5 Mobility Advancements Of The Future
As the ways we get around continue to morph, blend and advance through technology, it’s easy to feel like the far-off World of Tomorrow isn’t, well, that far off.
The reality is, of course, that a vast leap in how humans get from Point A to Point B may still be a long way into the future. But there are still plenty of amazing—though likely more incremental—developments on the verge of real breakthrough.
Below are some of the ones mobility experts are most excited about.
We’ve written in this very space about why you shouldn’t hold your breath for widespread use of driverless cars. However, we also used to hear how artificial intelligence was a pipe dream, and yet here we are already waist-deep in it.
In fact, it’s one of the most promising AI-powered inventions—blockchain—that may well enable the autonomous vehicles of the future.
“Loads and loads of data derived from AI and machine learning will need to be collected, analyzed, and put into action by your driverless car in a fraction of a second,” explains Jake McKenzie, content manager for Auto Accessories Garage. “Just a few years ago, a database network capable of verifying, storing, and securing all of this data would have seemed impossible, but blockchain appears to be absolutely capable of the task.”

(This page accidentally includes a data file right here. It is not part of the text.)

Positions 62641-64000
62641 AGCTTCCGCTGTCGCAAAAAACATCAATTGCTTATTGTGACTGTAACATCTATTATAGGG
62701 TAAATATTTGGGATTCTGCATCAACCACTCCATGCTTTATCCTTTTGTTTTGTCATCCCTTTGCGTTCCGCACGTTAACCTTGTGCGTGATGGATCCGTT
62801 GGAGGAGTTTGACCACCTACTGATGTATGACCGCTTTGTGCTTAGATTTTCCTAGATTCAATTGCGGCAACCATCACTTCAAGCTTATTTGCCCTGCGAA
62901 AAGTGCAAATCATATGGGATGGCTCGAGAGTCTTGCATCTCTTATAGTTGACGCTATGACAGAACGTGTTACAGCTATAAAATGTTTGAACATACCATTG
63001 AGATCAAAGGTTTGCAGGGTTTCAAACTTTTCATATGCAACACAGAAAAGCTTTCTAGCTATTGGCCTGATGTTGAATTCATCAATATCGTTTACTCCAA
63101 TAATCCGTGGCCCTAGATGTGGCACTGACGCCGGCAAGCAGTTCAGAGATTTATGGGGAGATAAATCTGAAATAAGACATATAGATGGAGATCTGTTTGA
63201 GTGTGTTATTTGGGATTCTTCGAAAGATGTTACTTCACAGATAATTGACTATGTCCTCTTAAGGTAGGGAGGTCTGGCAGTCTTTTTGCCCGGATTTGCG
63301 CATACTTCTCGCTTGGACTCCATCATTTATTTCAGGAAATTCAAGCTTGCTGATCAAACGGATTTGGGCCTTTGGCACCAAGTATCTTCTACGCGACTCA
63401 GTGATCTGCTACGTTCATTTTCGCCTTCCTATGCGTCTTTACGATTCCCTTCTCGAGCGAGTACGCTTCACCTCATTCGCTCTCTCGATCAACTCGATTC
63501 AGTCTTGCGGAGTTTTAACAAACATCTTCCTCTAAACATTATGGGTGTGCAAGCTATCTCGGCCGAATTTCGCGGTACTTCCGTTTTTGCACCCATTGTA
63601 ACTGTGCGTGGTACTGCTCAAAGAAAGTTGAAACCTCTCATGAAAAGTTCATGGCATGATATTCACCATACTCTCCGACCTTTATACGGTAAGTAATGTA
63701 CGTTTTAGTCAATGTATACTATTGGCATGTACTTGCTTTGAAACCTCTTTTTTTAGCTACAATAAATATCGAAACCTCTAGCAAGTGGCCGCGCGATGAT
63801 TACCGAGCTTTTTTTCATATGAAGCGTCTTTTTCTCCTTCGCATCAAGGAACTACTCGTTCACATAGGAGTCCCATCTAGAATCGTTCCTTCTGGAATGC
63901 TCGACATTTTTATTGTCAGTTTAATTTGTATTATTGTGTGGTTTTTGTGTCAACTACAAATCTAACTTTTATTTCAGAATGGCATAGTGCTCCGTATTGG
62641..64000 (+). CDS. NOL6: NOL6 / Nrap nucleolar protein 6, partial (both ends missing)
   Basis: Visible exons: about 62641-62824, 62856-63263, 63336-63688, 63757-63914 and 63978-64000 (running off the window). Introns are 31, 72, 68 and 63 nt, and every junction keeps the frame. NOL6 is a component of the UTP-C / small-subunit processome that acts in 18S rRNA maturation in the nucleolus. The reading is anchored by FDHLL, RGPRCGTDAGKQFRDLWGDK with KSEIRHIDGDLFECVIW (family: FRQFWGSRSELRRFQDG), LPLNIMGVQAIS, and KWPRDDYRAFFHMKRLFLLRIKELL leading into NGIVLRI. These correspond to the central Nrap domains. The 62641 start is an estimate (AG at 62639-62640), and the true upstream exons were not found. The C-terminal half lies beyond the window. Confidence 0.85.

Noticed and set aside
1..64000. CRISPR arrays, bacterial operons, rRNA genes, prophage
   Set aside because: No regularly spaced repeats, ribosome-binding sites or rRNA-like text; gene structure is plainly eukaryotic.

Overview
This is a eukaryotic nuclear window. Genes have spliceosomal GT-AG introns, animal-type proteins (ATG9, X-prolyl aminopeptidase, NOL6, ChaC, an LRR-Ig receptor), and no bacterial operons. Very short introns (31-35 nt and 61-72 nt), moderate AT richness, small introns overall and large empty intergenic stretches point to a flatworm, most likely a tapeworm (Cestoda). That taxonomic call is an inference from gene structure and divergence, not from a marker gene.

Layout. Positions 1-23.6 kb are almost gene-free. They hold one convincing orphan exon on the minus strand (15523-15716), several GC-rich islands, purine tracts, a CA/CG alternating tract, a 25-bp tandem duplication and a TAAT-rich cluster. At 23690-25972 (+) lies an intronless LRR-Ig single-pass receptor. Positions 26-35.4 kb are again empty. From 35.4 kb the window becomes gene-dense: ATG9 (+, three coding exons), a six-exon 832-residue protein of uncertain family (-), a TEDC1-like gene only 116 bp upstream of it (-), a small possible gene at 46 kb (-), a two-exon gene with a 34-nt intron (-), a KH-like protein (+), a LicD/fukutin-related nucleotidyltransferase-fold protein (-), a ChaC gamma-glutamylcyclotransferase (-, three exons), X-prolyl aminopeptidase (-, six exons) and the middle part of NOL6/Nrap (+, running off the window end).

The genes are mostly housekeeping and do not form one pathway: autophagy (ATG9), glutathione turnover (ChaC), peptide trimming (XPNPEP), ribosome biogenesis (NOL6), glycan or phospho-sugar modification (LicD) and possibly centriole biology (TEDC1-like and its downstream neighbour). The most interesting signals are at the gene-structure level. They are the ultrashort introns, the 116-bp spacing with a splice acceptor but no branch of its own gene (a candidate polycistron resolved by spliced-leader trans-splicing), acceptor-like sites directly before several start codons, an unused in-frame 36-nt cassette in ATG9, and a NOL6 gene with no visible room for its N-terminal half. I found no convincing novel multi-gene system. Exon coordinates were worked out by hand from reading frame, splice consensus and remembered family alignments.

As McKenzie points out, cybersecurity is one of the stumbling blocks on the road to driverless cars since the prospect of a rogue hacker gaining control of even one driverless vehicle is frightening enough to paralyze the entire prospect.
This, however, is where blockchain comes in—due in no small part to its anti-hacking capabilities.
“This system is not only encrypted, but also decentralized,” McKenzie says. “To gain control of a vehicle running on this type of system you would need to gain control of not just one centralized server, but of every vehicle in the network at the same time.”
While McKenzie says a blockchain breach is theoretically possible, the type of computing power it would require is currently inconceivable, which is why the decentralized and encrypted system of blockchain has yet to be breached.
Blockchain’s current stumbling block? Simply having enough tech-savvy people to work with the tech beyond what it’s currently capable of doing for cryptocurrency. Still, McKenzie says he’s confident the auto industry will become the sectors paving the way for a blockchain-powered commute.